It’s usually the hymns sung during communion that touch me most, especially when they are familiar enough that you see people singing as they approach the altar. That’s when I feel the working of the Spirit in and amongst all of us.

  2. Kathy Culpin says:

    Sometimes it’s a piece of music that literally has me holding my breath at the beauty of the composition and melody but most often the incredible sense of peace and calm that follows immediately after Holy Communion.

  3. Dennis Jones says:

    Consistently, it is the taking of Communion, and the blending of bread and wine in my mouth.

  4. John Daniel Reaves says:

    It is usually the gospel portion that is read in the aisle and the processions to and from the gospel reading station. Also the choral music.

  5. Ashley Cooper Hair says:

    For me there are several places–and there are times when I am brought to tears. The Collect of the Day said in unison and the Confession, particularly “and by what we have left undone” are particularly meaningful to me. The music has welled inside me wanting to burst out. But for me, what touches my heart the most and always brings me to joyful tears are our baptisms. Welcoming babies, and adults, into our Christian family and church community is so very powerful.

  6. John Daniel Reaves says:

    Addendum: I can say what doesn’t move me: the readings yesterday and today in the Daily Office from Revelation. Yesterday people were being tortured for 5 months by horse-size scorpions and today the killing of a third of mankind. It makes me angry to even read these, and I find them and much of Revelations DISGUSTING. I understand that the book’s inclusion in the NT was was highly controversial. I can certainly see why. I understand Calvin said of the Book, “There is no Christ in it.”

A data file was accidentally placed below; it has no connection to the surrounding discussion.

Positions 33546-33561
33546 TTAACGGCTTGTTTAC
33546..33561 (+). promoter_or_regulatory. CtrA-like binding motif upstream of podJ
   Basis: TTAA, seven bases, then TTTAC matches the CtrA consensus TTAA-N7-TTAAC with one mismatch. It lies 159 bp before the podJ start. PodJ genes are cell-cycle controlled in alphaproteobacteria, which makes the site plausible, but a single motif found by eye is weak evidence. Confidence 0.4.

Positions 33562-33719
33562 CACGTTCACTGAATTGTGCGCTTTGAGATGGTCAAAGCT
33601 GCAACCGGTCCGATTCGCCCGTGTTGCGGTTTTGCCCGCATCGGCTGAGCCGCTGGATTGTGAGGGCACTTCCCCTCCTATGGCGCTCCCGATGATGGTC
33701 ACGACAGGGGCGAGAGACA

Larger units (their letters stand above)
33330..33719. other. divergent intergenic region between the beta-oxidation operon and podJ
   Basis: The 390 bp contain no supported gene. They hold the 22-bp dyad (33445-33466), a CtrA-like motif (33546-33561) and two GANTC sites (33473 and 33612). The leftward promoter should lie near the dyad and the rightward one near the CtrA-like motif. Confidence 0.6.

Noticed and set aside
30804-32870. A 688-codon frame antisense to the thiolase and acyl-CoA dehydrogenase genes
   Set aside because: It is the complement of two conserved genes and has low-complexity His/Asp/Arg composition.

7. Linda V says:

    Thanks, Matthew, for pointing us to that wonderful blog piece! For me, I can never predict when I might be moved during the service. It is sometimes the wonderful music, or the gospel or sermon, the prayers, or just looking at the faces of my fellow St. Albanites.

  8. Jo says:

    Liturgically, I inhale the post-communion prayer, when I am reminded that we are “very members incorporate in the mystical body of thy Son, the blessed company of all faithful people; and are also heirs, through hope, of thy everlasting kingdom. ” And the baptismal prayer knocks me out: “Give an inquiring and discerning heart, the courage to will and to persevere, a spirit to know and to love you, and the gift of joy and wonder in all your works. ” God lives in those words. As God does in the sermons and music… and as Linda says, the people.

  9. Anton Vanterpool II says:

    Sometimes it’s the upteenth time we’ve sung “Lift Ev’ry Voice and Sing.” Other times it’s the turn of the phrase in a prayer, “calm strength and patient wisdom” in the “Those who care for Children” prayer. I cherished every time I had the worship role when I participated in EfM sessions. I liked picking a person or persons from “Lesser Feasts and Fasts” or working with the Daily Office readings. I usually added a touch of music from non Hymnal sources: showtunes, contemporary christian music to fit the worship setting..

  10. Penny says:

    There are many moments in different services that take my breath away. One such occurred Sunday a week ago. I needed to leave just after taking communion so that I could arrive in the Catechesis of Good Shepherd Atrium before the children, but as I was walking down the aisle, the hymn “I am the bread of life…” began. I reversed direction in step and went back to my pew to join in singing. I could hardly speak, much less sing, the words.